The Color of Memory
Growing up, my mother’s jewelry box was always a source of awe and wonder for me. I’m sure many women have the same fascination – if not with their mother’s jewelry maybe their grandmother’s, aunt’s or older sister’s collection. If you’re like me, opening that jewelry box felt like peeking into someone’s diary or reading their memoir. Each piece had a history and told a story. Every necklace was a memento of a special event. The earrings were heady splurges of extra pocket money. The bracelets were gifts from treasured friends and relations. And the rings – the rings were where things really got interesting. As seen only through their jewelry, the owner was no longer the everyday person you knew who did laundry, cooked meals or plodded through the daily grind. Anyone’s life could seem mysterious, romantic and magical when told only through their jewelry, no matter how humble the collection. The ordinary wiped away, and only the precious, shining moments remained.
|My mother's jewelry box - since 1965!! Still in pristine condition.|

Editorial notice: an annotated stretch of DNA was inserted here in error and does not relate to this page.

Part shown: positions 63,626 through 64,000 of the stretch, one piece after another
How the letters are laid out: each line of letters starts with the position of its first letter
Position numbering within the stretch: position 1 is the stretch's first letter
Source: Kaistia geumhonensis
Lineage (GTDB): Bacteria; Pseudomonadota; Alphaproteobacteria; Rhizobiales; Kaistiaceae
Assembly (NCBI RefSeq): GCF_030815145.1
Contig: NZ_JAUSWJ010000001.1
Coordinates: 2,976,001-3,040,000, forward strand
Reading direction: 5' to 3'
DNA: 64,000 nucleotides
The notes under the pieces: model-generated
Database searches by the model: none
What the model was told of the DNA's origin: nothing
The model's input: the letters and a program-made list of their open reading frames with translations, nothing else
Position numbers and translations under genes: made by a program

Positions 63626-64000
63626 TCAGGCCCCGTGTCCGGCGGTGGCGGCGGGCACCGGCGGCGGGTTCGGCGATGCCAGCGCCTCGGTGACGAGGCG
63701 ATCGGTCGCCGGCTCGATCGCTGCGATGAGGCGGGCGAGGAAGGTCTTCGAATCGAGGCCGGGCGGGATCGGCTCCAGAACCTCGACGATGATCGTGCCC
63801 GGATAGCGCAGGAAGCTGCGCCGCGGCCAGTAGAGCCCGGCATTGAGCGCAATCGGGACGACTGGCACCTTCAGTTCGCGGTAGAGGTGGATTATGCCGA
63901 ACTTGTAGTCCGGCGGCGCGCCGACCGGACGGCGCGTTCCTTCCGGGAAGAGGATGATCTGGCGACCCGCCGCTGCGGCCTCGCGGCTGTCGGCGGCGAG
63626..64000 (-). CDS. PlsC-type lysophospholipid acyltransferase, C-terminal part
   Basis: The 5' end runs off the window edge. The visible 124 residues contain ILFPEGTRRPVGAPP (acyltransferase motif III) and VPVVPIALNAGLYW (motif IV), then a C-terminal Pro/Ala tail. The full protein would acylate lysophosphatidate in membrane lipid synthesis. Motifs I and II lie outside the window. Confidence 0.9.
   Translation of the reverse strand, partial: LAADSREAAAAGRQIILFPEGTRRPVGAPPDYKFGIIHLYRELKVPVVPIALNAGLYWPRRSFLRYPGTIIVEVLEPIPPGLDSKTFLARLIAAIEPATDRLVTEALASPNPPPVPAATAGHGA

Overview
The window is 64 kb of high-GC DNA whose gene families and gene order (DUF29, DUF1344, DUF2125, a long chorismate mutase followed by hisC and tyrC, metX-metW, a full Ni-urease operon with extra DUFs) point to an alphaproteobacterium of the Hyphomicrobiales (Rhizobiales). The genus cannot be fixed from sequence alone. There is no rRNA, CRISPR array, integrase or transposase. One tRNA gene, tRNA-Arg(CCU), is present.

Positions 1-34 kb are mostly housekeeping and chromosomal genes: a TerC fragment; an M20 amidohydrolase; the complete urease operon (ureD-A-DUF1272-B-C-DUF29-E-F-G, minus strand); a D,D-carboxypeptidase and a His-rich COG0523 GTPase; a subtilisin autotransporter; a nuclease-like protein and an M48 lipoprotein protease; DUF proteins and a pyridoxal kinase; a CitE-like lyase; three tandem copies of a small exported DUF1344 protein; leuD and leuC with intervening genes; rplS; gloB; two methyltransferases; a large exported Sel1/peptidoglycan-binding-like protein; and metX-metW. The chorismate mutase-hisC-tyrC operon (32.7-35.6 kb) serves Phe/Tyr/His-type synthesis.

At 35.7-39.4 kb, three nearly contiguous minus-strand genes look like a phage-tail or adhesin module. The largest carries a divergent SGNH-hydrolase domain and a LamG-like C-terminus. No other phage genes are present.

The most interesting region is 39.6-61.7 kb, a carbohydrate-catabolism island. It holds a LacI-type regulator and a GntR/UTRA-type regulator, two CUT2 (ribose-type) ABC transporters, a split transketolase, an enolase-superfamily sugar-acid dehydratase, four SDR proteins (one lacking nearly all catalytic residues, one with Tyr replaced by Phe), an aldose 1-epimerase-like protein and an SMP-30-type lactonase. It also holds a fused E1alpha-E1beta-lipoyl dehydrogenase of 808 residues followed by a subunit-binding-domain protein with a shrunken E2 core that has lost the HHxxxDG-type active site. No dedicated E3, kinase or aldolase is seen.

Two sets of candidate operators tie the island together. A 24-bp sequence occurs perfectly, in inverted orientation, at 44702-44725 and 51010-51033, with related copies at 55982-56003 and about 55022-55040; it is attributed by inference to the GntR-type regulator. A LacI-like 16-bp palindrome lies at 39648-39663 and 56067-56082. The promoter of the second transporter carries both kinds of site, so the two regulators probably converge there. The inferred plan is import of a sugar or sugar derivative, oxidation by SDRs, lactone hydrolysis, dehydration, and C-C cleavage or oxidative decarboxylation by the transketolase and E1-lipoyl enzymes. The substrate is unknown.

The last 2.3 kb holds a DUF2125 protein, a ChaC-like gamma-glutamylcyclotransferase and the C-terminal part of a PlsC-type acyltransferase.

I always looked for that necklace and earrings in her jewelry box but never saw them. One day I noticed she had some jewelry boxes in the top drawer of her dresser. There was one flat rectangular shaped box that caught my eye. It was like an old cigarette case or like a mini piece of hard sided luggage. I asked my mom to show it to me. She opened one side and I saw a familiar necklace/earring set she would wear on Sundays sometimes. Then I noticed that the case had a second latch – a secret compartment!! The bottom side of the case also opened and there hidden away was the necklace and earrings I’d always seen in the picture – even more beautiful in real life!! I asked why she never wore it. She said something about it being too flashy or showy to wear everyday, even though they were just costume. More likely, I think she kept it squirreled away because she didn’t want to have any other memories associated with it, just that one special perfect day – a day that stood out like Dorothy’s travels through Oz in a world of black and white. It became our special thing to go to her room and look at her jewelry together, me dreaming of a bejeweled future, she remembering her colorful past.